EU Area of Security: Building Internal Security in a Global Context
Date: 01 October 2019
Duration: 2 days
Cost: 900 €
Organiser: EIPA Luxembourg
Web Link: https://www.eipa.eu/product/eu-area-of-security/
The EU’s role as a security provider and the relationship between external and internal security were reaffirmed by the European Council in December 2013. The European Agenda on Security published in April 2015 stated that EU internal security and global security are mutually dependent and interlinked. The EU’s response to today’s security concerns must therefore be comprehensive and based on a coherent set of actions combining the internal and external dimensions, to further reinforce the links between Justice and Home Affairs and Common Security and Defence Policy. On 27 March 2017, the Council decided to continue the EU Policy Cycle for organised and serious international crime for the period 2018-2021 which aims to tackle the most important threats posed by organised and serious international crime in a coherent and methodological manner through improving and strengthening cooperation between the relevant services of the Member States, EU institutions and EU agencies as well as third countries and organisations, including the private sector where relevant. This multidisciplinary aspect involves cooperation between different actors at national, EU and international level and the integration and alignment of the wide range of activities developed to address the EU’s priorities relating to crime, including administrative approaches, prevention campaigns and strategic and operational activities.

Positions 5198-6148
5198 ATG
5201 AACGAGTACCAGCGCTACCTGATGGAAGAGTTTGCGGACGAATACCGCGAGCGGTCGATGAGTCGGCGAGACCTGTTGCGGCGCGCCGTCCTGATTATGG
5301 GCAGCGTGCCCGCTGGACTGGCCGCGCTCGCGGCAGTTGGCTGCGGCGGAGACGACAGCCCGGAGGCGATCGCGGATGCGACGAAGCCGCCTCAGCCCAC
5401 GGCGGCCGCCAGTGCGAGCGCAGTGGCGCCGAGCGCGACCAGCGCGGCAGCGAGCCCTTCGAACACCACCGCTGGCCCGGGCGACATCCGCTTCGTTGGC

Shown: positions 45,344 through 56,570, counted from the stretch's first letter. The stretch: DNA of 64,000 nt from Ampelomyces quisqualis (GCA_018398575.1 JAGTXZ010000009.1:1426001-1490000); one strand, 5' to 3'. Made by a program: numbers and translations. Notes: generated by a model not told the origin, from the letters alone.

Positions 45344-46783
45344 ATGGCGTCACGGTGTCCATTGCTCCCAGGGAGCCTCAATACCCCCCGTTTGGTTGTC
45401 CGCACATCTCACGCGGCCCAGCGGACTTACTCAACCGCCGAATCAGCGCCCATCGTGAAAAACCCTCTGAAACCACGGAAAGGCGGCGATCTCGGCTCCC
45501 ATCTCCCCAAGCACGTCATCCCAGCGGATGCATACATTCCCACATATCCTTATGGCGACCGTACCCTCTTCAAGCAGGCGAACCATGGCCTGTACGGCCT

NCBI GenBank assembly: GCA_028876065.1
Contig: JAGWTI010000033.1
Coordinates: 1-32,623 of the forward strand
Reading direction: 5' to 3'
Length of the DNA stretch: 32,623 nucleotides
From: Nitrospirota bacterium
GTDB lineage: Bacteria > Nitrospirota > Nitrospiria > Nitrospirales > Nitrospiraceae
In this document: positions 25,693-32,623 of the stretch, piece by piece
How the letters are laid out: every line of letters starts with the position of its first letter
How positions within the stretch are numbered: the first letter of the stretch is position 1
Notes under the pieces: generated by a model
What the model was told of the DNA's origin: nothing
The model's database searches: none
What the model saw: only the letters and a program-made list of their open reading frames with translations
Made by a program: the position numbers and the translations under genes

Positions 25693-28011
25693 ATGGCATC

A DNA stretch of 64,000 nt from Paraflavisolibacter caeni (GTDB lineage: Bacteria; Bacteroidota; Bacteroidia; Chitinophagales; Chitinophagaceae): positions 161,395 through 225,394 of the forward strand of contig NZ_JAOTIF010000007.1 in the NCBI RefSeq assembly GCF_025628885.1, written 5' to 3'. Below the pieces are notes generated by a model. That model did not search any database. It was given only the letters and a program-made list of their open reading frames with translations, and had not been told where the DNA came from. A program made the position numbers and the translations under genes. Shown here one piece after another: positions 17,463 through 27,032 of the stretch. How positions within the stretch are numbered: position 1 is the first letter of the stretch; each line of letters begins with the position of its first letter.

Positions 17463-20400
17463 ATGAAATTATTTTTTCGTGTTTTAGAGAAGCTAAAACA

This seminar will therefore focus on the external-internal security nexus and the increasing involvement of the European Commission and relevant EU agencies in the Area of Justice and Home Affairs in security matters; special attention will be devoted to the relationship between the communitarian EU institutions, the CSDP actors (the European External Action Service and the European Defence Agency), Member States, enlargement and the European Neighbourhood countries, key strategic partners, and relevant international and regional organisations. Closer cooperation and coordination in this environment are much needed, but is seriously hampered by political, juridical, and financial issues at EU level as well as by separate structures in the Member States.
The seminar comprises two modules.
The first one will address the interlinked and mutually dependent internal and external dimensions of the EU Area of Security. It deals with the question of developing further specific actions in a wide range of EU policies contributing to security objectives including cybersecurity, in response to the external-internal security nexus. What consequences would there be for the actors involved, for cooperation between EU institutions and, last but not least, for the interaction with Member States, enlargement and European Neighbourhood countries, key strategic partners, and relevant international and regional organisations.
The second module will address the policies, legal and institutional framework, key instruments and practical tools enabling the EU to detect and counter the complex cross-border and cross-sectorial threats and challenges: terrorism, organised crime and cybercrime. This module will also consider the relationship between security and the protection of fundamental rights and the compliance of all security measures with the principles of necessity, proportionality and legality, with appropriate safeguards to ensure accountability and judicial redress.